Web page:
The COVID-19 pandemic has meant athletes worldwide cannot earn from the different meets all around the world and Jamaican track & field is no different.

Unlike footballers, who get paid a salary, athletes, outside of their endorsement contracts, depend solely on performing for their bread.

With sport shut down, these athletes cannot earn but the Jamaica Athletics Administrative Association will not be able to help them.

“With the resources that we have, we are just not able to compensate athletes for lost income,” said Blake in an interview with local newspaper, The Gleaner.

“We have spoken about it at the local level, and we do not have the resources to do so.”

Blake painted a grim forecast for the athletes, saying that based on the way they get paid, there would be no making up for lost income.

“I am not sure they will be able to make up for the lost earnings because they are paid to appear at meets, and if they win, there is prize money,” said Blake.

Thus far, the Jamaican government has not included athletes in its allocation of J$25 billion earmarked for COVID-19 relief, however, Blake is not opposed to speaking to the country’s relevant ministries about providing relief.

After an absence of a year, the Jamaica International Invitational (JII) will return to the track and field calendar in 2020 as a part of the World Athletics Continental Series.

 However, the meet will carry a silver designation in the World Athletics Continental World Series launched earlier year.

The Continental World Series will replace the World Challenge events as the second tier of competition under the Diamond League, and the four events that have been controversially cut, either partially or completely, from the latter competition for next season will have senior status within the new format.

The four events - triple jump, discus, 200 metres and 3,000m steeplechase - will be part of the core events in the top, or Gold level of the Tour, which will also have Silver and Bronze levels.

The JII meet was first held in 2004 and for eight years was a World Challenge meet, one tier down from the prestigious Diamond League designation. However, in 2019, due largely to financial constraints, the meet was cancelled.

“It is with regret that we inform you that due to budget issues the 2019 staging of the Jamaica International Invitational IAAF World Challenge Meeting has been cancelled,” a statement on the meeting’s website said.

However, Dr Warren Blake, President of the Jamaica Athletics Administrative Association (JAAA) said then that he was confident the meet would return in 20020. On Friday, he confirmed that the meet would be back.

According to the JII website, the meet is set for May 2, 2020.

 “There will be a meet this year,” said Dr Blake who added that Athletes’ Liaison Donald Quarrie has been assembling a quality field of athletes to participate at the meet.

However, the meet will be taken down a peg, as it will only have a silver designation among the meets that fall under the umbrella of the Continental World Series.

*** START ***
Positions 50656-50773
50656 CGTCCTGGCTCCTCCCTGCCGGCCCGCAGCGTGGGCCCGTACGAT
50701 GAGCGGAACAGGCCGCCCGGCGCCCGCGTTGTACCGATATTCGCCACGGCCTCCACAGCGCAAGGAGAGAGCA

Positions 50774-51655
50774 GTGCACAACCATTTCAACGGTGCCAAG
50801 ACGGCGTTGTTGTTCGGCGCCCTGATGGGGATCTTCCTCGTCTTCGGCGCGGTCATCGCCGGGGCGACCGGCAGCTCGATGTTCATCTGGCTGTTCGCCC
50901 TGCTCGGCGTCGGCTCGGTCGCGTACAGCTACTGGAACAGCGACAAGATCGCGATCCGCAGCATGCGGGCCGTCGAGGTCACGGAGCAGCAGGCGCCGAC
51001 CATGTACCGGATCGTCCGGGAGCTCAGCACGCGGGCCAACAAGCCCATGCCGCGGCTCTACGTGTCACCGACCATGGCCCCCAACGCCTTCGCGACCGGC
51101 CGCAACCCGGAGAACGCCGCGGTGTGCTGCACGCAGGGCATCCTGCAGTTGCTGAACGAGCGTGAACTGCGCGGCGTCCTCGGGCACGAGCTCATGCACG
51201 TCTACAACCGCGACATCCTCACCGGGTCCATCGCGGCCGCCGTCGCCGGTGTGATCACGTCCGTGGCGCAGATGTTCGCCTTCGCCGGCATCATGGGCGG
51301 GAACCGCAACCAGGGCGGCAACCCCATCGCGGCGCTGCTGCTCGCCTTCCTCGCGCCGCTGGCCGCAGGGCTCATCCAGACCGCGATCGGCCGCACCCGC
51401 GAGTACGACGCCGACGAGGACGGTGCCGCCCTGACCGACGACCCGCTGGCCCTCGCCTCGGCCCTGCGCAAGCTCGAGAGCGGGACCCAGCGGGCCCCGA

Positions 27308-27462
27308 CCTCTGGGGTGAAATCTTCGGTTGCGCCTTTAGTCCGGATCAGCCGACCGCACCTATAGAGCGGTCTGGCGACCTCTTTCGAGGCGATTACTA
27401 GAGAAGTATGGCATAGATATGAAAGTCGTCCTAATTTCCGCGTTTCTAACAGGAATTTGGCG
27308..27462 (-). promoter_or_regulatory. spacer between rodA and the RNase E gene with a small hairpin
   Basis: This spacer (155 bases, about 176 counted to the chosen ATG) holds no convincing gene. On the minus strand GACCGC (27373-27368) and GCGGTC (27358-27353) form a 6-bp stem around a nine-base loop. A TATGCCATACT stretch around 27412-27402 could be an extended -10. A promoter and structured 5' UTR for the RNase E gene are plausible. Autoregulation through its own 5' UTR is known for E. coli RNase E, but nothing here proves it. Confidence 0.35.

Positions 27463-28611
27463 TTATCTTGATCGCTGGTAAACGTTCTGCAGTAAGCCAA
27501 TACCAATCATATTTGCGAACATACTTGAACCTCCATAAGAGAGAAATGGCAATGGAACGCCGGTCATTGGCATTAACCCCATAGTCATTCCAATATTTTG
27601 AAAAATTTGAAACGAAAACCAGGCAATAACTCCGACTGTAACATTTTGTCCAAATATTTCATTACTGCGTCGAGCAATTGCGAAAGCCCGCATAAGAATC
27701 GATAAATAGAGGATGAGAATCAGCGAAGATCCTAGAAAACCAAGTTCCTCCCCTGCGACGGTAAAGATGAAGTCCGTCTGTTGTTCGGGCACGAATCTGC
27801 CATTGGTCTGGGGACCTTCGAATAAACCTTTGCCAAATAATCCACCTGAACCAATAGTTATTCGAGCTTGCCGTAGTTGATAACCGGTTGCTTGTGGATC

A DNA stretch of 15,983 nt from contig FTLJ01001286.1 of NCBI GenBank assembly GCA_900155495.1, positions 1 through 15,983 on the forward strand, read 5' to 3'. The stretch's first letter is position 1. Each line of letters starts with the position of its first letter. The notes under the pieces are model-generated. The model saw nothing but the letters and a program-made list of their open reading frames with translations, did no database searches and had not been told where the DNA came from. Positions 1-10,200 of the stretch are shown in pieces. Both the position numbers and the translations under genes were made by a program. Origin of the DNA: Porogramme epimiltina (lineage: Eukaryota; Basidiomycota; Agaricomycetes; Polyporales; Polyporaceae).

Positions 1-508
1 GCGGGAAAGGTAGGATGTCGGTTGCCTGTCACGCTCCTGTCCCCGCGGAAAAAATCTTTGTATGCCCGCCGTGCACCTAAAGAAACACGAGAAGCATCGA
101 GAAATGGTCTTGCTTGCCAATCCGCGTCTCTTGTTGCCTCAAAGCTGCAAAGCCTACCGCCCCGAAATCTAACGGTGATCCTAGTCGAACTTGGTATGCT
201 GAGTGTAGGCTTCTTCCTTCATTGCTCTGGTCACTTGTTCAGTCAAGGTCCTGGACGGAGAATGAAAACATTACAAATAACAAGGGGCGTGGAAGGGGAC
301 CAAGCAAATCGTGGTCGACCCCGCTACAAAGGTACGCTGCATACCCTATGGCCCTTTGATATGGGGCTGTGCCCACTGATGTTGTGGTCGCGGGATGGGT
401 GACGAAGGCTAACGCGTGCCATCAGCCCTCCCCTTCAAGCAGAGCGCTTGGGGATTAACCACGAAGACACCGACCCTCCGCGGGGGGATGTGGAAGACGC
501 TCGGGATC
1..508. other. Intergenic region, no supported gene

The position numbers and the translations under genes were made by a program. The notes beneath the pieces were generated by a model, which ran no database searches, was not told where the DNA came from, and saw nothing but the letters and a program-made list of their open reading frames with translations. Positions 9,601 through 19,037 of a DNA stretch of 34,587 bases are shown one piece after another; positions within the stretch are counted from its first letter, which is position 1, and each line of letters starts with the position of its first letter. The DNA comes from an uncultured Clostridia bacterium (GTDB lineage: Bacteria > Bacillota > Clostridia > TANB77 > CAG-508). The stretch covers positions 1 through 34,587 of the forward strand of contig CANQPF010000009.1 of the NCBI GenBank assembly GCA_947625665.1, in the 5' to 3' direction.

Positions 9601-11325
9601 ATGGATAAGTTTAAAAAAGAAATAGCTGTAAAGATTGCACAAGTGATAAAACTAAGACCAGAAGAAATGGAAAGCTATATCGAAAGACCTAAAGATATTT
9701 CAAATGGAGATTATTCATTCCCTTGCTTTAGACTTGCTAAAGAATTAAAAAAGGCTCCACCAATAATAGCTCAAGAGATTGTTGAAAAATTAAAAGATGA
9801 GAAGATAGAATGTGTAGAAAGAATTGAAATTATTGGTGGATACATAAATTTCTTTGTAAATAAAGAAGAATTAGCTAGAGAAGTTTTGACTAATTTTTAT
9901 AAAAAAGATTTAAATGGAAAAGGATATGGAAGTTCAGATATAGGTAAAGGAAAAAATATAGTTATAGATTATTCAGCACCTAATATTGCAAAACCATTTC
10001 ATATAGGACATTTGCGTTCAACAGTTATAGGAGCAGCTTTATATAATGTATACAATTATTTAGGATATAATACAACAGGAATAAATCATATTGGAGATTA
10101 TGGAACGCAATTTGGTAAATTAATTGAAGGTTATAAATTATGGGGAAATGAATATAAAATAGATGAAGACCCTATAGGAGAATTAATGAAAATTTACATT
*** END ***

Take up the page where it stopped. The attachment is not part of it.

Dr Blake explained that following the debacle that led to the cancellation of the meet in 2019, earlier this year, World Athletics had sought assurances that there would not be a repeat of what occurred in 2019. They demanded a written guarantee that funding would be in place for this year’s meet.

However, the local organisers missed the deadline by a few days, which resulted in the meet missing the gold-level designation now enjoyed by the Racers Grand Prix set to run off in June.

Dr Blake said World Athletics will be reviewing the Continental Series at the end of the season and they are hopeful that the JII will obtain a gold designation going forward.

A press conference to announce details pertaining to the 2020 Jamaica International Invitational is set to be held sometime in March.

 

 

 

 

Jamaica’s men did not enjoy their last outing at the IAAF World Championships of Athletics in Doha, Qatar but the Jamaica Athletics Administrative Association (JAAA) is already looking into the fixes for the situation.

Jamaica’s men weren’t just woeful individually, they were also bad as a unit.

The team didn’t even manage to make the final of the 4x100 metres in Doha, an event for which the Jamaicans hold the World Record.

“We are hoping to have a few relay camps where we will have all our relay teams competing,” said Donald Quarrie, who represented the JAAA as the team’s technical leader in Doha.

In addition, the technical director is intent on getting the teams some live action.

“Definitely the Penn Relays; we are also looking at the Mount Sac Relays and two or three meets in Europe,” said Quarrie.

One of the things that the JFF official, former Olympic and World Championship medallist, pointed out was that the JAAA needed more help than they were getting from the private sector.

“These are areas in which we will need added assistance and we can’t just rely on the Government and the JAAA spending everything they have for the athletes.”

© 2020 SportsMaxTV All Rights Reserved.